Willow looked around her room as she slowly put on her slippers and a cardigan. This room was smaller than the suite she and Tara had shared - after Tara's death earlier that year, just days after Valentine's Day, she had moved into a single room. She didn't need all the space for herself.
Her friends had been concerned about her, treating her gingerly and fearing that she would be overcome by grief - except for Anya, who most of the time thought Tara was still alive. Willow had grieved mightily, and still did. Part of her would always feel a huge hole in her heart from her wife's absence, it was true, but on the other hand, Tara had been in a huge amount of pain for the last months of her life, and Willow was truly glad that Tara wasn't suffering daily anymore. They would be together soon; Willow had no doubt of that. Besides, she knew something that the others didn't know.
Her knobby hands slowly did up the last button on her cardigan, and she moved out the door and into the hallway, heading for the common room.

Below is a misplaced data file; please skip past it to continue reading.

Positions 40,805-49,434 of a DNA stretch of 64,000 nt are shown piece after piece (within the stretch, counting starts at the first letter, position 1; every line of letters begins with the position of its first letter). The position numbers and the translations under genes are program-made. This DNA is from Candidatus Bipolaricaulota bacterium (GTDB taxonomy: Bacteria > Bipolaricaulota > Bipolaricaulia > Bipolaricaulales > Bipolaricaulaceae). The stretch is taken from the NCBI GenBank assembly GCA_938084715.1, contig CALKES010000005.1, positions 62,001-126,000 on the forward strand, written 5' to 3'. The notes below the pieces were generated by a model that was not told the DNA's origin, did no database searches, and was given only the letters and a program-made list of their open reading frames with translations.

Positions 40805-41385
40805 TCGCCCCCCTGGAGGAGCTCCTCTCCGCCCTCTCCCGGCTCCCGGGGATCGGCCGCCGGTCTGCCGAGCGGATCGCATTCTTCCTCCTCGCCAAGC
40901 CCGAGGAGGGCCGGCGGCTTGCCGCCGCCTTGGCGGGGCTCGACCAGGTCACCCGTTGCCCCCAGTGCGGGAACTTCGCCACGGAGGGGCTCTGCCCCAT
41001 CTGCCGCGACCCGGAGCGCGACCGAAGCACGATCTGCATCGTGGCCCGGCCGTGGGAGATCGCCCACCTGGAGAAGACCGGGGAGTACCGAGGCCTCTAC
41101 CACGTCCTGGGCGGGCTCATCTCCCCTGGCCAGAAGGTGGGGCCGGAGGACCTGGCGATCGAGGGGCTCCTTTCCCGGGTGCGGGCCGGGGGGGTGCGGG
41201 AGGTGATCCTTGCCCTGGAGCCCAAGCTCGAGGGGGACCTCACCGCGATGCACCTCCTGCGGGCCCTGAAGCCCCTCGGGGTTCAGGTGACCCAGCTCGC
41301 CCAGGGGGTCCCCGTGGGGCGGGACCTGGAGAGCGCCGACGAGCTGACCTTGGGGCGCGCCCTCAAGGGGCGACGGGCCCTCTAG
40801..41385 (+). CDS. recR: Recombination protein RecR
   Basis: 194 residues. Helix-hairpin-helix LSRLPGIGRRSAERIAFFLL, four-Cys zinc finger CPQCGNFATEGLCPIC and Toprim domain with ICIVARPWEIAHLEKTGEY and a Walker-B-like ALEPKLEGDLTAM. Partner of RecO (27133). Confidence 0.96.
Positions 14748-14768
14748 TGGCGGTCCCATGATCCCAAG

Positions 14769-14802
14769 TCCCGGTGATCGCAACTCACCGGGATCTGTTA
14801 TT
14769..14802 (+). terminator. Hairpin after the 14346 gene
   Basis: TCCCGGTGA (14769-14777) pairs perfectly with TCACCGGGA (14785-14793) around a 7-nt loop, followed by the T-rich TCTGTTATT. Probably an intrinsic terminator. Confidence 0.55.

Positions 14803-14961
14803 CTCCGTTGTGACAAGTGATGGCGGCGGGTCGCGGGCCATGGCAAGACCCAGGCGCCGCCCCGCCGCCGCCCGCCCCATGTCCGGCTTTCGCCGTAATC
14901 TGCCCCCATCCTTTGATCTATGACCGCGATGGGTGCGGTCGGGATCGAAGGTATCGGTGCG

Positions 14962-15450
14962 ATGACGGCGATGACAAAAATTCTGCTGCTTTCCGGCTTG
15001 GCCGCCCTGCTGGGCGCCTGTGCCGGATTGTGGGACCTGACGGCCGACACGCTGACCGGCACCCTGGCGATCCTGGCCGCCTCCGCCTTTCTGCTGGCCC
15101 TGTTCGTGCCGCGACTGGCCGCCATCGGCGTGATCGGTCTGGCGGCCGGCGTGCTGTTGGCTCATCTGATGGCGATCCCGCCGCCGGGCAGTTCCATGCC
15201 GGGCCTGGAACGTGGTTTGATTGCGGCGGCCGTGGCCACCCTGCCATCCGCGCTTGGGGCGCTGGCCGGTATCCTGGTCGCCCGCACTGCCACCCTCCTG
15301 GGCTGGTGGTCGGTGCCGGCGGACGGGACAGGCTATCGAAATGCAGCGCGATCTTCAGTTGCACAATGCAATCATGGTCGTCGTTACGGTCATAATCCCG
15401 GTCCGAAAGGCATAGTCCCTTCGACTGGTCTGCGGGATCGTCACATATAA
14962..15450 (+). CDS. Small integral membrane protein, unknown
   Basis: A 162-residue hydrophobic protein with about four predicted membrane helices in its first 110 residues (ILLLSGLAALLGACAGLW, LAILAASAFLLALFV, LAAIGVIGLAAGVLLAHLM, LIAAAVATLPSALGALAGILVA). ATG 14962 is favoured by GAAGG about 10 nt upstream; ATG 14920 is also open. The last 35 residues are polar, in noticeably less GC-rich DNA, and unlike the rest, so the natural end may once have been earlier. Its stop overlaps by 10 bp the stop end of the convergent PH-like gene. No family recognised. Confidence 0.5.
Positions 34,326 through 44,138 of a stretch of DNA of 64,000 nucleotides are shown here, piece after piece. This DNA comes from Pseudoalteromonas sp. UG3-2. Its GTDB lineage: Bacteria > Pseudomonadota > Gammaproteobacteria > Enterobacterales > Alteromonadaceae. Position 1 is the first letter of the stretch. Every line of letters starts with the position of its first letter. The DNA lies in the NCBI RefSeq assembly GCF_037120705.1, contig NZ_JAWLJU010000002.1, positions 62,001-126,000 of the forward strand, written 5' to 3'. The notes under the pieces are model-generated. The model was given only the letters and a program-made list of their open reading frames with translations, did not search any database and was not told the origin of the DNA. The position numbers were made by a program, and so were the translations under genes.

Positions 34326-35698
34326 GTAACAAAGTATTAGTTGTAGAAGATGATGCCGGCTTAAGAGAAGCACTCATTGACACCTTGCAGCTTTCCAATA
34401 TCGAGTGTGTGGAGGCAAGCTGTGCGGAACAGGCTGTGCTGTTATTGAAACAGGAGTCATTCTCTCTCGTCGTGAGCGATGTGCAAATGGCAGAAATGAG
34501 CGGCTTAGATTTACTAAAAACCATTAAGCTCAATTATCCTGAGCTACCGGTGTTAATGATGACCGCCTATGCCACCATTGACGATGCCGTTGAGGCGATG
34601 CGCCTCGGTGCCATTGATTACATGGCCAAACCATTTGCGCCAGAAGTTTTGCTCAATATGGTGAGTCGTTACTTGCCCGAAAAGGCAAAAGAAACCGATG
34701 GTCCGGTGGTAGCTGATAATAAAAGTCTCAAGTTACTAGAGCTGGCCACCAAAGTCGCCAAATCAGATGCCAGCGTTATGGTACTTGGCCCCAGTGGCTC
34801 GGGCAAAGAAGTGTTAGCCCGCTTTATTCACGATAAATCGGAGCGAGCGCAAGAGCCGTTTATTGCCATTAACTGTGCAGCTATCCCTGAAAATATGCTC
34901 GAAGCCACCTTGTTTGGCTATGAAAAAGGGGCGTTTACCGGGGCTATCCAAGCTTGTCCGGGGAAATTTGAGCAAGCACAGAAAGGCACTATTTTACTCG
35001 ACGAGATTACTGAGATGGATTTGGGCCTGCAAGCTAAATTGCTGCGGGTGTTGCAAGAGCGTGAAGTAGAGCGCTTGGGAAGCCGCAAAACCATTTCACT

As she made her way down the hall, she saw the group of young people from the local high school that had come to play for the nursing home residents on Christmas Eve. They were gathered in a semicircle and looked well-groomed and clean-cut in blazers and khaki pants. Willow smiled to herself; she knew that they students were probably much more comfortable in jeans and T-shirts, as she had been at that age. It was nice that they had made the effort tonight.
Willow seated herself on a sectional sofa between Buffy, who looked up from her knitting and smiled a greeting, and Xander, who was sitting near the bend in the sofa holding Anya's hand. His cane leaned up against the coffee table.
Anya peered around Xander's belly and said "Willow, where is Tara?"